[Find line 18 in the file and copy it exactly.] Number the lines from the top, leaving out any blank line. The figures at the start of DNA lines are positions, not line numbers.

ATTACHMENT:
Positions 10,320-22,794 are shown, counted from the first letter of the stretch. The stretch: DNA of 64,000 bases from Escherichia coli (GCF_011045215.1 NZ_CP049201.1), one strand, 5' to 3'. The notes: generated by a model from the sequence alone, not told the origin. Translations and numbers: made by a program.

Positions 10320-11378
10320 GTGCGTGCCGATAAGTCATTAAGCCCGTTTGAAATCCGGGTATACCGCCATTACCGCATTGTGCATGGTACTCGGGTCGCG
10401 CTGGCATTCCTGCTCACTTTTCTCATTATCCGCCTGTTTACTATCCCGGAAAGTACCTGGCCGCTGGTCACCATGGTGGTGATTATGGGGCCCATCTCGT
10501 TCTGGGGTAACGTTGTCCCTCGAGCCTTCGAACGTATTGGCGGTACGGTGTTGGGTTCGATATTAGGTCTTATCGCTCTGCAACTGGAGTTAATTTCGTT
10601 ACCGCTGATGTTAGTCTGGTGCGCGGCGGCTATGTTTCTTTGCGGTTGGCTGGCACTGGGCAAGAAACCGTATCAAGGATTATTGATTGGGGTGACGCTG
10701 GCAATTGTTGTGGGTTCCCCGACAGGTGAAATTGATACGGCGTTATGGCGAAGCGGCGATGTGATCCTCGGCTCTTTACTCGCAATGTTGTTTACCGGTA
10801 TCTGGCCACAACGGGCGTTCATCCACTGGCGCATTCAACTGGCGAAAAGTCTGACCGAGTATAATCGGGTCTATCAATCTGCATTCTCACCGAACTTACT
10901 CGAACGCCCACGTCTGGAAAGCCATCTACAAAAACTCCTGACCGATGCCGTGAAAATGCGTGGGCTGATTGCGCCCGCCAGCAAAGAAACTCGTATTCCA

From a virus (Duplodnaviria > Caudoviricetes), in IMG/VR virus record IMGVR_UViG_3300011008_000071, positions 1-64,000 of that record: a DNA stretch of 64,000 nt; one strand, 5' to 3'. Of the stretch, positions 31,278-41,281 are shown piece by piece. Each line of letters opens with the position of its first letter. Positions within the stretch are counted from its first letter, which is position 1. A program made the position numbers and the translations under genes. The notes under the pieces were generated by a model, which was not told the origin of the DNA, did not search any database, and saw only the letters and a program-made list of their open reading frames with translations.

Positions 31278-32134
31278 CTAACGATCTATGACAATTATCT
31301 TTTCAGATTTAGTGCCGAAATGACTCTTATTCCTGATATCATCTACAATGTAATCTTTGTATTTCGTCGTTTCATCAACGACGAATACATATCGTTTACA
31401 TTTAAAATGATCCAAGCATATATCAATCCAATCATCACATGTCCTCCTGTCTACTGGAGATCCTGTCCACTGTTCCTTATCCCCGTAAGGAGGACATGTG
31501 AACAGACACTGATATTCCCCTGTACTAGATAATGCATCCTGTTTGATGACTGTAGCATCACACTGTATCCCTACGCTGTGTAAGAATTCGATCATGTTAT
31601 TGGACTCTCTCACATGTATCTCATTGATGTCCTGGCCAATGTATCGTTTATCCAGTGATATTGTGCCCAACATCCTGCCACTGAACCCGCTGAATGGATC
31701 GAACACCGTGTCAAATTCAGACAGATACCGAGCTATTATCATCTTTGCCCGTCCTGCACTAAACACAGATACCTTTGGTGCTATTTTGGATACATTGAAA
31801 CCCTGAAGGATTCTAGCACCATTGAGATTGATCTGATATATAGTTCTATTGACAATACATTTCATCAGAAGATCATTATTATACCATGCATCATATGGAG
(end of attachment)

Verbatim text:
31801 CCCTGAAGGATTCTAGCACCATTGAGATTGATCTGATATATAGTTCTATTGACAATACATTTCATCAGAAGATCATTATTATACCATGCATCATATGGAG